2. Sandwich Vacation. I wish our family would have taken a vacation between when we left the States and when we showed up in Asia. The stress and emotional weight of the goodbyes at the airport are brutal, for you and for the kids. And the stress and emotional weight of diving in to your new culture are equally as brutal. I wish we would have given ourselves a breather between the two— a few days at some nice hotel or some beach somewhere to process the leaving, to rest from the moving process, to collect ourselves.  I think for the kids that would have made the “adventure” of moving overseas more enjoyable, right from the start. {I think it would probably be an equally great idea as a family transitions from living overseas back to home, too, for the same reasons.}

3. Do Not Dive In. Really, Stay on the Dock for a While. The tendency for go-getters is to go-get-some-ministry-on — especially if your term overseas is two years or less. Your plane lands, and the Great Clock of your missionary life seems to start its countdown.  And so you give yourself a week to get settled, and then you attack whatever ministry it was you came to do. I get this tendency. I’ve lived this tendency. However, I wish I wouldn’t have. Because it takes more time than you think to find housing and food and the closest place to buy lightbulbs. It takes time to begin to learn the culture, to figure out your role in ministry, and to look realistically at the effectiveness of your/your organization’s work. People that jump in too quickly tend to either A) Burn Out or B) Make a Mess of Things. It’s better to avoid both of those, I am thinking.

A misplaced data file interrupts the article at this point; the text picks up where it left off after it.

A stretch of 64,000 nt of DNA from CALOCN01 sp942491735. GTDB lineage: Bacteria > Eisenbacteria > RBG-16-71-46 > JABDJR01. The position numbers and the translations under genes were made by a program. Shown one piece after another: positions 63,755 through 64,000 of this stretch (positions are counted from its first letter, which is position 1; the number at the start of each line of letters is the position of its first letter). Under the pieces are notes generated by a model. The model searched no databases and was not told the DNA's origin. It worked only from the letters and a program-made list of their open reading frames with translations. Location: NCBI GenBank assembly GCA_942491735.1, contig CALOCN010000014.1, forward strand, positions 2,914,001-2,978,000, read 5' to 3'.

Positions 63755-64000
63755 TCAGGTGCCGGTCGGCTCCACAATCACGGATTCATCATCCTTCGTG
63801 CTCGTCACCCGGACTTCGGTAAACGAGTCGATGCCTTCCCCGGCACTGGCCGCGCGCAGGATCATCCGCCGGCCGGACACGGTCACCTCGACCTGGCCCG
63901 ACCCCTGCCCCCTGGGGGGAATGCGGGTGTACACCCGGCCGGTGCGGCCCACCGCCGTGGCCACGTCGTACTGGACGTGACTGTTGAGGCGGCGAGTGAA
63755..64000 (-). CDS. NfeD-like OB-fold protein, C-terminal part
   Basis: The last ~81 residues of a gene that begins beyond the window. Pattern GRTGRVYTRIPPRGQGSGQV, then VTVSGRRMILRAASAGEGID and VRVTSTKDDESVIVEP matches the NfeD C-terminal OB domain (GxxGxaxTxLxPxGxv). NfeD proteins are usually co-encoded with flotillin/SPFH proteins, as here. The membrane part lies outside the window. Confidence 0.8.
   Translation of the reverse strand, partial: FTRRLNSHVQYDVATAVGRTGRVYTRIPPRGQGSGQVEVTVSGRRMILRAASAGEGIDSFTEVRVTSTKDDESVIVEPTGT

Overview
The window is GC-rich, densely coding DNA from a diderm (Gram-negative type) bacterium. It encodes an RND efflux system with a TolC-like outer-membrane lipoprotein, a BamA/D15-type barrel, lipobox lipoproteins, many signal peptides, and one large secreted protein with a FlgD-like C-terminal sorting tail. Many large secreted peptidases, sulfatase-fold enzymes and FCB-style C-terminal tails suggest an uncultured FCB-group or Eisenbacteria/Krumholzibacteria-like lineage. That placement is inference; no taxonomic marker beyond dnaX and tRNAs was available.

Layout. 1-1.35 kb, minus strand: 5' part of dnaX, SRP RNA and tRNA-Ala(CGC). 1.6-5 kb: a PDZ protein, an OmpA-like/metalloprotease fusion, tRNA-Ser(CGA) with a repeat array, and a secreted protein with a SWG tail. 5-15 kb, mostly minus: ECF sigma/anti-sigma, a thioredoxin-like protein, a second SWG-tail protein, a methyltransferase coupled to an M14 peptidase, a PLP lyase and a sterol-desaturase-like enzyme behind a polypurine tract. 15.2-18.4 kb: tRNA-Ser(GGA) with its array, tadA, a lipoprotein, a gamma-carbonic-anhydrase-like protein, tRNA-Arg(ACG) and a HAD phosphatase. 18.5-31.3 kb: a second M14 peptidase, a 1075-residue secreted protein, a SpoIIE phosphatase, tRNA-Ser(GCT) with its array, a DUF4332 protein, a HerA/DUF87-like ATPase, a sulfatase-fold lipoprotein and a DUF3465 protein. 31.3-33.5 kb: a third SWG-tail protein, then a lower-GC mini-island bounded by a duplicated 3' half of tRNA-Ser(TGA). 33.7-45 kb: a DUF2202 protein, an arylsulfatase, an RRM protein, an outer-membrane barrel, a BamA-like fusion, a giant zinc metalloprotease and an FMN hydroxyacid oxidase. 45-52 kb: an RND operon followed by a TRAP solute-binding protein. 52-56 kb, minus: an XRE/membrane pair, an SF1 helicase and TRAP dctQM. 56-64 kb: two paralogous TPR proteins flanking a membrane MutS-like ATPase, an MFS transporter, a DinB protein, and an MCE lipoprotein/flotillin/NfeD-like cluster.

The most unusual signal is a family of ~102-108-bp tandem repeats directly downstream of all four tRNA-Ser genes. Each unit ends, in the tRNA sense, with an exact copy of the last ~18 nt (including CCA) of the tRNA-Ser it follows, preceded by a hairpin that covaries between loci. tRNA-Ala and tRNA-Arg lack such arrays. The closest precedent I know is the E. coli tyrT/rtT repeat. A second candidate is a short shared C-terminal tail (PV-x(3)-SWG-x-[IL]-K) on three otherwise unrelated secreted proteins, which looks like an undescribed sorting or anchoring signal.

4. Beware of Going Solo. We did not come with a missions organization. We did not come with a team. We lived out in a rural area, where we didn’t know the language, at all. {Because, obviously, I hadn’t listened to the advice of other missionaries to learn it first.} The kids didn’t have a school to make friends at, and on so many levels we felt very alone. And while I’m not a big fan of some of the hoops missionaries have to jump through because of missions organizations and while I understand the risk of your team “not working out,” I do know that community is essentialAnywhere.